I didn’t fall instantly in love as I did with ‘Ink’, but I enjoyed the premise and I will return to the world of Mythica to give it a rewatch.

The movies are: Mythica: A Quest for Heroes, Mythica: The Darkspore, Mythica: The Necromancer, Mythica: The Iron Crown and finally Mythica: The Godslayer, an extraordinary feat in two years. You can find out more on the Mythica Website.

Bit of fan-girl trivia, keep an eye out for ‘Hodor’ from Game of Thrones in the last movie.  Oh, and Kevin Sorbo from, well, just look at his IMDB profile and you’ll see at least one of your favourite shows that he’s been in.

Movie review: The Boy (2016)

Synopsis: An American nanny is hired to take care of a young boy, the only problem is, the ‘boy’ is made of porcelain. Violating the strict rules his parents said she must follow, she begins to sense the boy is alive, and may want more than just a nanny to care for him

Director: William Brent Bell

Starring: Lauren Cohan, Rupert Evans, Jim Norton, Diana Hardcastle

Review: I wasn’t entirely sure what to expect from this movie. It started with the typical ‘girl takes a job despite it having a dodgy job description to escape her ex’. The family she works for are very odd and their unease, portrayed excellently by Norton and Hardcastle. They ask Cohan to look after their ‘son’ a porcelain doll which is more than a little creepy, and they have a number of rules which must be followed to ensure his care.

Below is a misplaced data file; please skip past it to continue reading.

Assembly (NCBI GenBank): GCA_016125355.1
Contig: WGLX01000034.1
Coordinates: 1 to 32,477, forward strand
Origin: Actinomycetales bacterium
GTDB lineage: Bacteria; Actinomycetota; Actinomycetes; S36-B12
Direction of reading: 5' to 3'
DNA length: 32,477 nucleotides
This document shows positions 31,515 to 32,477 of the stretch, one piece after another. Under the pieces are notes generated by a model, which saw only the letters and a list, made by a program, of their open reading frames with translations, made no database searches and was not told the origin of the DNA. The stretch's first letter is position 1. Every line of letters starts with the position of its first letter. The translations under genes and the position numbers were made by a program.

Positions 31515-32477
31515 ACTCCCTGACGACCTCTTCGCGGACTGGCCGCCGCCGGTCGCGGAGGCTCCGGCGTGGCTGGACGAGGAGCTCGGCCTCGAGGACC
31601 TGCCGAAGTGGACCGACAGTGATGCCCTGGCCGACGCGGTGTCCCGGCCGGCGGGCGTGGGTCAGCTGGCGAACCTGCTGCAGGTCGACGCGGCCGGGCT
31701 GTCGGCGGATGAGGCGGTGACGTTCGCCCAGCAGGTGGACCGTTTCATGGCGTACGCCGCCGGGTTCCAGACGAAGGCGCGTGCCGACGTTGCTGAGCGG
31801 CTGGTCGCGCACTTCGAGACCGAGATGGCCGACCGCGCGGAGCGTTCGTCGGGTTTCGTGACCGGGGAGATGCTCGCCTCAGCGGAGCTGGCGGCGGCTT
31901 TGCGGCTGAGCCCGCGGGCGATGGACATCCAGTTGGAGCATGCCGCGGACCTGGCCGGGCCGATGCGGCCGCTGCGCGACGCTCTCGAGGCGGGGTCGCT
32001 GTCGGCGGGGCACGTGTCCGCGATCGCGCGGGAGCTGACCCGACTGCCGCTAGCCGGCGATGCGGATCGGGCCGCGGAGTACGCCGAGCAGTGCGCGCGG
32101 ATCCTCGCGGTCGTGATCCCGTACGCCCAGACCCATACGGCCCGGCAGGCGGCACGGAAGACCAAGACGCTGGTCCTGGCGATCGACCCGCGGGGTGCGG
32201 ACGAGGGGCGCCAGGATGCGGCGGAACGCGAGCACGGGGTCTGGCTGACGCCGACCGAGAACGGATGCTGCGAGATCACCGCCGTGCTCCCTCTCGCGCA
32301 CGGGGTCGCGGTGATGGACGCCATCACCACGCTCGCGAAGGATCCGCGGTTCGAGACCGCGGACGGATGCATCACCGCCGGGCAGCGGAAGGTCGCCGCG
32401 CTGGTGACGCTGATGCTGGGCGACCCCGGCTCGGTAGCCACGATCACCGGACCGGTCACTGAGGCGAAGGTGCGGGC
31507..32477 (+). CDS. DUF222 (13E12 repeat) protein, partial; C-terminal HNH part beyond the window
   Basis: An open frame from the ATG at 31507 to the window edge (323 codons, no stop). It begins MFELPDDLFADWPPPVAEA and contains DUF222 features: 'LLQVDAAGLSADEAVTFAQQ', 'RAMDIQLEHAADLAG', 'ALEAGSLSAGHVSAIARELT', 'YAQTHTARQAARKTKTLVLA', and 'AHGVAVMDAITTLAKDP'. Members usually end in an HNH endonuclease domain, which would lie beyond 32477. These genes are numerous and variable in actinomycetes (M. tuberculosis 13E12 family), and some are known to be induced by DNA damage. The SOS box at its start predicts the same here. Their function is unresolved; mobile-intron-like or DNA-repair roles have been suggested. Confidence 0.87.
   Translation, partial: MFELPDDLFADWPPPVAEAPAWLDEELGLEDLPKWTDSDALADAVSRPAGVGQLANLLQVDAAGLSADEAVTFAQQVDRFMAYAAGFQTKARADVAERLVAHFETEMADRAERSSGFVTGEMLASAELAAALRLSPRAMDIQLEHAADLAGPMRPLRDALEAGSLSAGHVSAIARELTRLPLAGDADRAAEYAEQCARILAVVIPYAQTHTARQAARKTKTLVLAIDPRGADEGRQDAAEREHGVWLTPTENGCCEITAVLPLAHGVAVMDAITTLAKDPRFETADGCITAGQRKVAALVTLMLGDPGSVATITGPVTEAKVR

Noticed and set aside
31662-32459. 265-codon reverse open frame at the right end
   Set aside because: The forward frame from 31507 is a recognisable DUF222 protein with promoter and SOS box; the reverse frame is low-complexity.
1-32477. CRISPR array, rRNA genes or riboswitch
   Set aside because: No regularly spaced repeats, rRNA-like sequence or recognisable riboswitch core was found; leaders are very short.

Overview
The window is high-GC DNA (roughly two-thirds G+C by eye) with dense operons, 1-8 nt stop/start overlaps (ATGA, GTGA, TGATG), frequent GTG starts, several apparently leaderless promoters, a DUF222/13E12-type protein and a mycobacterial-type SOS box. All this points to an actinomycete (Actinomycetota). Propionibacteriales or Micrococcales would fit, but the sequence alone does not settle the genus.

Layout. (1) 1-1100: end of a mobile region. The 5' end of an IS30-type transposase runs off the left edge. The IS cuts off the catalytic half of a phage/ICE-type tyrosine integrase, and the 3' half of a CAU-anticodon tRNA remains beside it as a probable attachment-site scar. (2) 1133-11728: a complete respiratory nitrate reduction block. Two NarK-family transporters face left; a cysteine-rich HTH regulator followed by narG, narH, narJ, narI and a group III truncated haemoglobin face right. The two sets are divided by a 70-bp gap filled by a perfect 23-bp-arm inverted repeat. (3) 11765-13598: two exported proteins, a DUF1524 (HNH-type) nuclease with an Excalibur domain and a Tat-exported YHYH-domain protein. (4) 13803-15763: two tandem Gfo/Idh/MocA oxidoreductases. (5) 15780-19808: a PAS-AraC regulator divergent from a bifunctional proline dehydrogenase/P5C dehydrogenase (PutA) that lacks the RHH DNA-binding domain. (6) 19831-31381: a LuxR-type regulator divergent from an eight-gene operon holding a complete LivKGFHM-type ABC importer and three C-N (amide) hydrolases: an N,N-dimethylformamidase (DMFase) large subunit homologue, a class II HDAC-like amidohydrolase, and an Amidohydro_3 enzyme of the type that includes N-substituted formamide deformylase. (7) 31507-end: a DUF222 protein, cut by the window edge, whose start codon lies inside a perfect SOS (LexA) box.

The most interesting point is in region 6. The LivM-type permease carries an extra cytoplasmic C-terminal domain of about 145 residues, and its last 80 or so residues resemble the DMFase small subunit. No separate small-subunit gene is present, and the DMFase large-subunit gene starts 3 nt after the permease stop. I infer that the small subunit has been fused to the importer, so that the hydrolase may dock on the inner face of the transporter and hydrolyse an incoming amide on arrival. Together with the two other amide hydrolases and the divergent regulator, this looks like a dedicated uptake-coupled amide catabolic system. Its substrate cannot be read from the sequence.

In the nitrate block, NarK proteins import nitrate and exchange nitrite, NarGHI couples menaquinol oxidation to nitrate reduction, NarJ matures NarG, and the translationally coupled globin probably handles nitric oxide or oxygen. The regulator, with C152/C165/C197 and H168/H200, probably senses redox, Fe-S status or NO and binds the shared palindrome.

Cohan will be known to viewers of ‘The Walking Dead’. The naiveté and winning smile she brings to Maggie Green in her battle against zombies on the show is also evident here (I’ll admit, we’re VERY behind with The Walking Dead so I’m not sure if she’s still smiling) as she plays a fairly likeable character, but it’s not soon before she’s left on her own and ignoring the rules for caring for the Boy. What happens next made me think we were on for a supernatural twist and Cohen plays it well, with a mixture of excitement and unease at caring for a ‘ghost’. Obviously, this idea is boosted by Evans telling her about Norton and Hardcastle’s son who was an odd child and died in mysterious circumstances.

The ending was a cliched surprise. By that I mean, the movie didn’t go in the direction I expected, but as soon as it did, there wasn’t anything new to add, although there were a few jumps. I suppose for me, part of the issue was that, as lovely as Cohan is her, I wasn’t really that engaged with her or any of the other characters. There was also no satisfactory explanation as to why the Boy’s parents had set up such an elaborate ruse. The direction was good in that it’s claustrophobic and made you feel as if there’s something unsettling in the house but at times was a little too light and breezy to maintain the suspense.

The Boy is a good Friday night movie: it doesn’t demand too much and delivers a few spooks and scares, but it needs to grow up a lot before it joins the big boys of horror.